The Graduate Review


Although the structure of Charlotte Perkins Gilman’s novel, Herland, mimics that of a captivity narrative, there has been no scholarship that analyzes how the work fits into this tradition. This paper addresses how the themes of the captivity narrative shift under the weight of Gilman’s scientific and social preoccupations as an early twentieth-century writer, as well as the novel’s position within the genre of utopian fiction. Despite the captivity narrative’s ability to provide ground for cultural and social exchange through the process of transculturation, Gilman’s evolutionary theories and the utopian genre’s anxieties about miscegenation prevent any transmission of culture. Unable to allow for the process of transculturation, the novel ultimately promotes a kind of cultural assimilation through the Herlanders’ colonial project. The result undermines Gilman’s feminist project and prevents the novel from being truly prescriptive in terms of social reform.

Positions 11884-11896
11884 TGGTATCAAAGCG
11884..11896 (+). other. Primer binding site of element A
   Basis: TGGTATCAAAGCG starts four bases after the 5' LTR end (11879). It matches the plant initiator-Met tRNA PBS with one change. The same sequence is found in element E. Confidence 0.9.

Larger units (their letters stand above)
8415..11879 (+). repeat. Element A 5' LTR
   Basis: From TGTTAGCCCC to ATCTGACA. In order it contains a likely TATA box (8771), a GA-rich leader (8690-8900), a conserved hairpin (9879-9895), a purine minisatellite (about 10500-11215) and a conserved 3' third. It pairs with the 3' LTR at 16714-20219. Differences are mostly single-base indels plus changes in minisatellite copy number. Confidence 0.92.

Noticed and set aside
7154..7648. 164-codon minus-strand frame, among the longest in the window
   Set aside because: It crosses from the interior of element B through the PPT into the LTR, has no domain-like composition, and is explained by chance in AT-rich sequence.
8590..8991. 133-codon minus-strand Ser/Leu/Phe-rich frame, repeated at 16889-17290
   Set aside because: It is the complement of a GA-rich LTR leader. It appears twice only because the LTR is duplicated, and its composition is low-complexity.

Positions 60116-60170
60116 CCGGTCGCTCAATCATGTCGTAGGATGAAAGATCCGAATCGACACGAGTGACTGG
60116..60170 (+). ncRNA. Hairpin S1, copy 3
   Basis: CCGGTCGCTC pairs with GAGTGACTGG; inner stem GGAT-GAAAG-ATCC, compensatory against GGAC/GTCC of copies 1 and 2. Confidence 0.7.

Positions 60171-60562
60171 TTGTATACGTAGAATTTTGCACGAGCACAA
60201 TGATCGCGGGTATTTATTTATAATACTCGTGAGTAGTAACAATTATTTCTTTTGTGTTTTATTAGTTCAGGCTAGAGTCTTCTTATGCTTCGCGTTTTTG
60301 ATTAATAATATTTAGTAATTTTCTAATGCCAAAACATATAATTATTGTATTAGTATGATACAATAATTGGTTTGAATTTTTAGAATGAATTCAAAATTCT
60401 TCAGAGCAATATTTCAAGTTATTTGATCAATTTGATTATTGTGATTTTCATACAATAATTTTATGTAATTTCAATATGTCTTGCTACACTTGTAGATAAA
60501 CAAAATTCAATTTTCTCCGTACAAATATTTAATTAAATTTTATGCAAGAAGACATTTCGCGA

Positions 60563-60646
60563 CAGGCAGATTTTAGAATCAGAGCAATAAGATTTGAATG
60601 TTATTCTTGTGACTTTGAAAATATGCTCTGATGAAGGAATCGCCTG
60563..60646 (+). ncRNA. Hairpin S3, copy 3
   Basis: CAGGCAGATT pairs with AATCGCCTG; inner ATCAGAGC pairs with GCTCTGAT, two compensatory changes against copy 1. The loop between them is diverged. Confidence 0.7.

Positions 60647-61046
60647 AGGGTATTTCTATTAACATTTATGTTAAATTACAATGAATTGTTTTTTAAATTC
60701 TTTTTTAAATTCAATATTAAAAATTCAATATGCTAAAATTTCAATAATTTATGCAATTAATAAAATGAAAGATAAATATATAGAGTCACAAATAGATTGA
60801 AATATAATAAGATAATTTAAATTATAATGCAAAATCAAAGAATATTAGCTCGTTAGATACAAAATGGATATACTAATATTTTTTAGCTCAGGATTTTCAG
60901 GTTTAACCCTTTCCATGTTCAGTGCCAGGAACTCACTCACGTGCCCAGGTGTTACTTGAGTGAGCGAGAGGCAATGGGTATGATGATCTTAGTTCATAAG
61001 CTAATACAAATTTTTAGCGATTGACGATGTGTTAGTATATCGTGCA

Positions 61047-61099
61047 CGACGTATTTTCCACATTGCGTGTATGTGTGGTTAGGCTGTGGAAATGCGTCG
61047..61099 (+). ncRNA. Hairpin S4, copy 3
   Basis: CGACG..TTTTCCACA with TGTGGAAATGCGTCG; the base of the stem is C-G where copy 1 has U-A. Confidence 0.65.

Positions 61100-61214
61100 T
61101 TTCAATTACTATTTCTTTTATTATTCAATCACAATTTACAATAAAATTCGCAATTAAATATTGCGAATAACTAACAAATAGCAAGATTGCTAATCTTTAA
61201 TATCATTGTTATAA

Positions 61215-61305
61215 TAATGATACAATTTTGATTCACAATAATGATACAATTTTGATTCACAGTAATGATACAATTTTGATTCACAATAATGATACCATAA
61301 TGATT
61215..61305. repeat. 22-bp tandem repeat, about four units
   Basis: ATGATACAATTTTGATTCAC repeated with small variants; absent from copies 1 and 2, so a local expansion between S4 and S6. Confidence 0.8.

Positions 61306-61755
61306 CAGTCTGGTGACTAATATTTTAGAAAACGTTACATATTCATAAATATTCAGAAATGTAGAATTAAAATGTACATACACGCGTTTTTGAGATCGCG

Note on the Author

Rachel-Beth Gagnon is pursuing a Master of Arts Degree in English at Bridgewater State University and graduated in May 2017. Her article was complete in the fall of 2016 under the mentorship of Dr. Emily Field. She plans to pursue a career in publishing after graduation.

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